Ideas, suggestions and general thoughts about project management for development.

Project Management Constraints

Every project has to manage four basic constraints; scope, schedule, budget and quality. The success of a project depends on the skills and knowledge of a project manager to take into consideration these constraints and develop the plans and processes to keep them in balance. It is not enough for a project to meet the budget targets or to show to the donor that all activities have been completed on time. Development projects need to balance all four constraints if they want to realize the full benefits of a project.

Classical project management usually considers three constrains on a project: scope, time and costs (known as the project triangle), we believe that it is important to place under this category the constraint of quality. For development projects it is not enough to deliver a project according to the scope, on time and under budget; but the project must meet the needs and expectation of the beneficiaries who are the ultimate judges of the project quality.

Managing these constrains requires careful analysis and an agreement on the priorities for the organizations, the donor and the final beneficiaries. Depending on those factors a project may place more importance to the budget and quality than to the schedule or scope; these types of decisions, early in the project, have a fundamental impact on all the project plans that will need to be designed to ensure that the project is able to manage the four constraints. Failure to do that may result in the use of resources on areas that do not contribute to the ultimate success of the project.

The definition of project management implies that projects have specific limits in scope, schedule, budget and quality.  Understanding the combination of elements will allow make better choices when the project needs to make tradeoffs. The use of a triangle helps understand these relationships, adjusting any one of these sides, the other two are affected. For example, a change in the project plan to shorten the schedule might result in an increase in costs or require a decrease in scope.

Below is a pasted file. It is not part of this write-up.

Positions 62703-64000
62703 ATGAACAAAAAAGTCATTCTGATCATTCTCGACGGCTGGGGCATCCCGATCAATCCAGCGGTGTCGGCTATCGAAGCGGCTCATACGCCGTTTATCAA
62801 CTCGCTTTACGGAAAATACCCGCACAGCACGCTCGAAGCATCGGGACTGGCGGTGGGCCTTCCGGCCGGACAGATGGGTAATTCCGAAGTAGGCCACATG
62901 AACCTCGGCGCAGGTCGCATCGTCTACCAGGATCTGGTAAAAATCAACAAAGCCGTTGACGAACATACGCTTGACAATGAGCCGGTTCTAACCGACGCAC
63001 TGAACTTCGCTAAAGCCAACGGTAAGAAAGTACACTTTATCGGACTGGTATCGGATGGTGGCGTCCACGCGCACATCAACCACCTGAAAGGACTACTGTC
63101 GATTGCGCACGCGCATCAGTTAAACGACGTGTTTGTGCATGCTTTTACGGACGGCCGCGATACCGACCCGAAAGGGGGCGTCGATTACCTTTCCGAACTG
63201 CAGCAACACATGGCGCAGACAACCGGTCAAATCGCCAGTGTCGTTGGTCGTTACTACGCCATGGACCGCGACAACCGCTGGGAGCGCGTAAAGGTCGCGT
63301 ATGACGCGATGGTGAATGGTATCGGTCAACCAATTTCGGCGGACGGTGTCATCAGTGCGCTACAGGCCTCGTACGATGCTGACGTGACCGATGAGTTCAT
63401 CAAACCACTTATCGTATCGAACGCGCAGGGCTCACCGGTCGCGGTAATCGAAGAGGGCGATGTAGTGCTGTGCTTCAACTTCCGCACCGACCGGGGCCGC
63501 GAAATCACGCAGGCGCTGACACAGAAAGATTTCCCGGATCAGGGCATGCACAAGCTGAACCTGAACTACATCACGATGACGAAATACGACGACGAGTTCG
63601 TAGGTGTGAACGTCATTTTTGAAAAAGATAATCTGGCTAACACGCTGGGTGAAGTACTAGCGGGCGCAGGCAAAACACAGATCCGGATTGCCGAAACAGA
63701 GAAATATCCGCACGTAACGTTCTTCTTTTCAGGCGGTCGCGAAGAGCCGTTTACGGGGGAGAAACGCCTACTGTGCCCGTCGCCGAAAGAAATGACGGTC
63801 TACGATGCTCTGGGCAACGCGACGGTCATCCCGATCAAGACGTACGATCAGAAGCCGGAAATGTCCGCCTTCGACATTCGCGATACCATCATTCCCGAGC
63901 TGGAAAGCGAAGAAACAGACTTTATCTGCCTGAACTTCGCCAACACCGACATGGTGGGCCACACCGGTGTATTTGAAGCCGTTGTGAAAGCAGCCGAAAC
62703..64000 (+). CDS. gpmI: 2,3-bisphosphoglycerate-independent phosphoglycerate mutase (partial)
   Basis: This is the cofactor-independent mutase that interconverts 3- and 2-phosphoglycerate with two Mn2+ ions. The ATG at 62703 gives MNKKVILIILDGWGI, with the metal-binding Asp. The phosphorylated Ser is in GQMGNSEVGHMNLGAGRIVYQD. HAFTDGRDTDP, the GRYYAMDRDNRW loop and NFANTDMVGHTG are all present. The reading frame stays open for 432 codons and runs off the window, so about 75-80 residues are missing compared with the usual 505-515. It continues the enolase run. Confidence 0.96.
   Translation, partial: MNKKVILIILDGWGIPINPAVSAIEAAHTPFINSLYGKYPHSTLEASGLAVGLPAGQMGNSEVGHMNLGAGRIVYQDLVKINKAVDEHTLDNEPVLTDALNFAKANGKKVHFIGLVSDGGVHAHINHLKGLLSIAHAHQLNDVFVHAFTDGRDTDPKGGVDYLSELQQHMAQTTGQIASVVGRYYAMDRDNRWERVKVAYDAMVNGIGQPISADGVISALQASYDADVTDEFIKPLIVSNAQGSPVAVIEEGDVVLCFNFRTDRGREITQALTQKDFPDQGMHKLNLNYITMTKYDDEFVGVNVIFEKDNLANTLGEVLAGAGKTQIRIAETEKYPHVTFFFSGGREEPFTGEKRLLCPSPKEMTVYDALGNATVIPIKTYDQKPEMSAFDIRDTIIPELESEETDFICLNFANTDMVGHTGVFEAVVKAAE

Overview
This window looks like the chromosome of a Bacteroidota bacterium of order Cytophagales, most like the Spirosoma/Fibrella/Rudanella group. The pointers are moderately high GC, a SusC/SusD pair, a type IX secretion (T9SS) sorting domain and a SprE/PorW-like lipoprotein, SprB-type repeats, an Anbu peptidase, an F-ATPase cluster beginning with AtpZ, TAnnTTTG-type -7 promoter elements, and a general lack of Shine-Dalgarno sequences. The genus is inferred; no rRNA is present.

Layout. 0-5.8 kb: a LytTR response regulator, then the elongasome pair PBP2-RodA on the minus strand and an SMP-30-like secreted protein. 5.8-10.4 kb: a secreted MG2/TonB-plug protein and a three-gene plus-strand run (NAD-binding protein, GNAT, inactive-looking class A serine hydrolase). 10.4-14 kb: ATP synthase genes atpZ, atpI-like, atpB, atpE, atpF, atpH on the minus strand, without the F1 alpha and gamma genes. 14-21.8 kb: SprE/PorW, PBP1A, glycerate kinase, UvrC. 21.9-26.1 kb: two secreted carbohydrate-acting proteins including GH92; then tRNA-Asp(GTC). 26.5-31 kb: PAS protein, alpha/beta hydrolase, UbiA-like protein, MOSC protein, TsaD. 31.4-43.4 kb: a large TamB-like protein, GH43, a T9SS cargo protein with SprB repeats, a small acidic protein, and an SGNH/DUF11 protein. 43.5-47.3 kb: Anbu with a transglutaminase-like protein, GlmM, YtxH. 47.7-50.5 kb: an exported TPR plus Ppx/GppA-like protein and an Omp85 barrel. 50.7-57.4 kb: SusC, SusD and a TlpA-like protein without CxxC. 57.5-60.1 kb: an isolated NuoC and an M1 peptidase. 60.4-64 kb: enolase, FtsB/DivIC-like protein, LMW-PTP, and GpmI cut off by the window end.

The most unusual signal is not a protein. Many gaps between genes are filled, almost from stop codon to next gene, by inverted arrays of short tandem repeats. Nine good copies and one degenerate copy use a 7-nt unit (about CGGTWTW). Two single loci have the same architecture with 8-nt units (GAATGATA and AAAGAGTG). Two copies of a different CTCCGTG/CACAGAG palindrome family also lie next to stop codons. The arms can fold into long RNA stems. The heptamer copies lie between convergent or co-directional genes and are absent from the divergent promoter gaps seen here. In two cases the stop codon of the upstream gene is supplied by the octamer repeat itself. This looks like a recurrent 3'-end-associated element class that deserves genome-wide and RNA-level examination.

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What is the Project Triangle?

Development projects need to be planned, managed, and delivered under certain constraints. In project management, these constraints are scope, time, and cost. These are also referred to as the Project Triangle, where each side of the triangle represents a constraint; wherein any changes to any of the sides causes a change in the other sides.
For example, a change or adjustment to reduce the time will change the scope and the cost. A further refinement of the constraints places quality at the center of the triangle and that turns it into a fourth constraint.
The triangle illustrates the relationship between four primary forces in a project. Scope refers to what must be done to produce the project's end result. The time is the planned schedule to deliver the project. The cost represents the planned budget or resources available. Quality represents the fit-to-purpose that the project must achieve to be a success.
These constraints are competing constraints: an increase in scope can result in an increase in the time and an increase in the cost, a reduction in the time constraint can only occur with a decrease in costs and reduced scope, and a reduction in the cost means a reduced scope and time.
The job of a Project Manager is to guide a project towards the desired goal of respecting those constraints. The difficulty lies in the fact that this is always a tradeoff. If more has to be created, then the project needs more time or more money. Project Management is a profession of tradeoffs and decisions. Understanding the project triangle allows for better choices, especially when the projects need to make tradeoffs; If the project adjusts any one side of the triangle, the other sides are affected.
For example, to adjust the project plan to:
  • To move the scheduled to finish to an early date you need to reduce the scope and cost.
  • Reduction of the project budget results in less time and a decreased scope.
  • Increase scope can result in an increase of the time and cost.
Changes to the plan can affect the triangle in various ways, depending on your specific circumstances and the nature of the project. For example, in some instances, shortening the schedule might increase costs. In other instances, it might actually decrease costs.
Quality is at the center of the project triangle. Quality affects every side of the triangle, and any changes made to any side of the triangle will affect quality. Quality is not a factor of the triangle; it is a result of what happens from the proper management of time, cost, and scope.
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